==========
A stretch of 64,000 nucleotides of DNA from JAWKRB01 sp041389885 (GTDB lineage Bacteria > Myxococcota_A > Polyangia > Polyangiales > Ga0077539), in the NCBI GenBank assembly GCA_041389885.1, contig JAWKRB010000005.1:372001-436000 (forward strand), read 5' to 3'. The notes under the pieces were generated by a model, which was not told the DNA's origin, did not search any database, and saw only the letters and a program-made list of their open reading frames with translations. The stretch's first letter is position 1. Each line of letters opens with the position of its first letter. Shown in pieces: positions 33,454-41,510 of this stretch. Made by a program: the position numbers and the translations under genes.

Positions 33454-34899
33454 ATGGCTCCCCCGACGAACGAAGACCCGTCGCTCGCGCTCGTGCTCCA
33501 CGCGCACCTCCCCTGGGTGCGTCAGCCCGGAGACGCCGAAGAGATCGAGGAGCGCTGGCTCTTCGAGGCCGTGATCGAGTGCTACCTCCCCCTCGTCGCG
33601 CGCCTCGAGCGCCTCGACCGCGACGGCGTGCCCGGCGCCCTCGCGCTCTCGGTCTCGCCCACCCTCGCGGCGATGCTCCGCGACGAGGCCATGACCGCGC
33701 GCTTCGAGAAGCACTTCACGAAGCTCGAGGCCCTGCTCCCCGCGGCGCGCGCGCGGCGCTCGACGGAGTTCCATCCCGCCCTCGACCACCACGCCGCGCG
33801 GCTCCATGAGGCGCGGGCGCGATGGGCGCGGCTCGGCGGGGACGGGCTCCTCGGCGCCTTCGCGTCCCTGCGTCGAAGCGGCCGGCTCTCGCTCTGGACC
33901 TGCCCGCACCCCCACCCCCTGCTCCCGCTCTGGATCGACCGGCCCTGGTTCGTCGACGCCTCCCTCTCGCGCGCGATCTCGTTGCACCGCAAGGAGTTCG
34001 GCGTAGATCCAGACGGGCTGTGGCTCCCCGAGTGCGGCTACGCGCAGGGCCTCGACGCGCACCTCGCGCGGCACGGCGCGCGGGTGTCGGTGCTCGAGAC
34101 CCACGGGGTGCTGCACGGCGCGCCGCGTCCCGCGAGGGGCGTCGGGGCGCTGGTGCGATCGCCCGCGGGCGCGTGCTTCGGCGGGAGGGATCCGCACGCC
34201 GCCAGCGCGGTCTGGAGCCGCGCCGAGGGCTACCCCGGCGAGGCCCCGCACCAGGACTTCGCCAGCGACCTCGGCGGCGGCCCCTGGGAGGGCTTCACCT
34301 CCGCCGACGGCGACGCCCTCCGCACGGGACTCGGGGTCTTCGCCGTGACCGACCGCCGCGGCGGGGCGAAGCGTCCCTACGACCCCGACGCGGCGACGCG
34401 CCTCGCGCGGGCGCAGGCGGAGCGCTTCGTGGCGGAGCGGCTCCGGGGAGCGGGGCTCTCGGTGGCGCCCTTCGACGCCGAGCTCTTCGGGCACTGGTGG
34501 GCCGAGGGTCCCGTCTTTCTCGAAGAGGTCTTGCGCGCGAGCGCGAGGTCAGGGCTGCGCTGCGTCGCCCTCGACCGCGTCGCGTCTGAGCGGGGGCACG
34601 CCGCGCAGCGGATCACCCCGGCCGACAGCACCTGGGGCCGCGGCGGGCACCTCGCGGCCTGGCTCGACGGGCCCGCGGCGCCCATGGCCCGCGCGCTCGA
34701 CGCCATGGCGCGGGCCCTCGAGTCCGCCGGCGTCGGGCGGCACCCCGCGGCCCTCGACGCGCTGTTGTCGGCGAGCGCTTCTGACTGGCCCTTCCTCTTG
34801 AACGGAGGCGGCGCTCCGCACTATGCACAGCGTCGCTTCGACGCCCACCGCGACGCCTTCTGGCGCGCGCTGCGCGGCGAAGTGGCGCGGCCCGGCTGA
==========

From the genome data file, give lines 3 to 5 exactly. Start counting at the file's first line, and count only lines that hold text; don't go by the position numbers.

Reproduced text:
33454 ATGGCTCCCCCGACGAACGAAGACCCGTCGCTCGCGCTCGTGCTCCA
33501 CGCGCACCTCCCCTGGGTGCGTCAGCCCGGAGACGCCGAAGAGATCGAGGAGCGCTGGCTCTTCGAGGCCGTGATCGAGTGCTACCTCCCCCTCGTCGCG
33601 CGCCTCGAGCGCCTCGACCGCGACGGCGTGCCCGGCGCCCTCGCGCTCTCGGTCTCGCCCACCCTCGCGGCGATGCTCCGCGACGAGGCCATGACCGCGC